These are things I know about people I have never met:

Islands of Privacy by Christena Nippert-Eng. 360 pages. University of Chicago Press. $22.50.

I know a former writer for Jezebel accidentally left a tampon in for several days, and I know what the discharge looked like when she finally got it out.

I know what a memoirist and blogger ate today, and also what her cat looks like sitting up, lying down, chasing a bug, and hiding under the bed.

I know the sexual proclivities and preferences of a work colleague’s wife, because her husband announced them at a cocktail party. I was not at the party, but a friend called me mid-way through to relay the information.

I know about random people’s drug habits, eating disorders, cutting, menstrual cycles, and fetishes, because they wrote… More…

Extra! Extra! Read all about it! The newspaper, Information Age dinosaur, superannuated leftover from the glory days of mass culture, cheap and disposable booster of middlebrow department stores and network TV shows, is about to become next year’s $299 chambray work shirt, the must-have accessory for signaling one’s artfully off-handed connoisseurship. Kill your Facebook page. Forget everything you know about Twitter. Box up your iPad. The age of heritage news is upon us.

 On July 29, Monocle — the magazine for creative class hipsters whose idea of a good read is a tastefully edited tote bag — is publishing a 60-page summer newspaper called Monocle Mediterraneo. No preview is available, but promotional copy on Monocle’s website informs potential consumers that the paper will be on sale at “all the best resorts, from the West Coast… More…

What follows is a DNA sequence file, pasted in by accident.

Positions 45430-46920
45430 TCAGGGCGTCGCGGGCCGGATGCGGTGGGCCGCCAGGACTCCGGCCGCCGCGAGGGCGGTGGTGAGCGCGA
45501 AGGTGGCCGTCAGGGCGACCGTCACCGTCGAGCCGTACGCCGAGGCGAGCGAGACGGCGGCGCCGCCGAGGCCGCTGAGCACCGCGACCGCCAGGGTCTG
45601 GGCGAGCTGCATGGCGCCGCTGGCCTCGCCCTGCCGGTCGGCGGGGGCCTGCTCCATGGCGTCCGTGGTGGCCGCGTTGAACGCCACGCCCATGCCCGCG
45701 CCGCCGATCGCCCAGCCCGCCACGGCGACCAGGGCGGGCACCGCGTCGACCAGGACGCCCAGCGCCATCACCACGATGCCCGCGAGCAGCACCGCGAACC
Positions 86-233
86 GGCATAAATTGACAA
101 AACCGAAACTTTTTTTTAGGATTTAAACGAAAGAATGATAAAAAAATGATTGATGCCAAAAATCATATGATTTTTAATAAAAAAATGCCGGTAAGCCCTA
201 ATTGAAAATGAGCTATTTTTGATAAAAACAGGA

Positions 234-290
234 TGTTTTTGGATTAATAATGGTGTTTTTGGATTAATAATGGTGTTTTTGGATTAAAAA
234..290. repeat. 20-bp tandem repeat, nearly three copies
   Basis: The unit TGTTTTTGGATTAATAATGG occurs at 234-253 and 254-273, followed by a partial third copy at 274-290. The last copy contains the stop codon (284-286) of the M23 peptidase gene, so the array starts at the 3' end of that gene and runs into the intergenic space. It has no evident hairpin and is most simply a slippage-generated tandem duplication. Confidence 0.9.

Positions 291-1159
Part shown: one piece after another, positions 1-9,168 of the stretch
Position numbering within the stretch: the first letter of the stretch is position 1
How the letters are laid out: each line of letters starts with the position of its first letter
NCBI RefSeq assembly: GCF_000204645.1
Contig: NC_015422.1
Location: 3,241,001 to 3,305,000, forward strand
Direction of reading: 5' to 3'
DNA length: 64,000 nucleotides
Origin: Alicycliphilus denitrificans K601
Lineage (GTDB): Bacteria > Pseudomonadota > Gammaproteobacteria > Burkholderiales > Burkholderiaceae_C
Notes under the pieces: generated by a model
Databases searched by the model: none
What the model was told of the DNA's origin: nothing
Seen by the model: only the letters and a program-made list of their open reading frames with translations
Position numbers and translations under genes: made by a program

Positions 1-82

In the earliest days of e-commerce, it didn’t matter if you were ordering from a little old lady on eBay or a venture-funded start-up like Amazon or Webvan: Every transaction was a crap shoot. You browsed virtual stores that didn’t even have the dubious glossy authority of a Victoria’s Secret catalog. You studied photos of vintage furniture, Oprah’s latest book club pick, meat. With a leap of faith, you clicked on the Order button and surrendered your mailing address and credit card number. There was no droning customer service representative to reassure you that the enterprise you were dealing with was at least legitimate enough to hire a roomful of disaffected high-school dropouts. There was no stamp to lick, or any other tangible evidence to suggest this transaction was truly taking place. Who knew buying pet food or… More…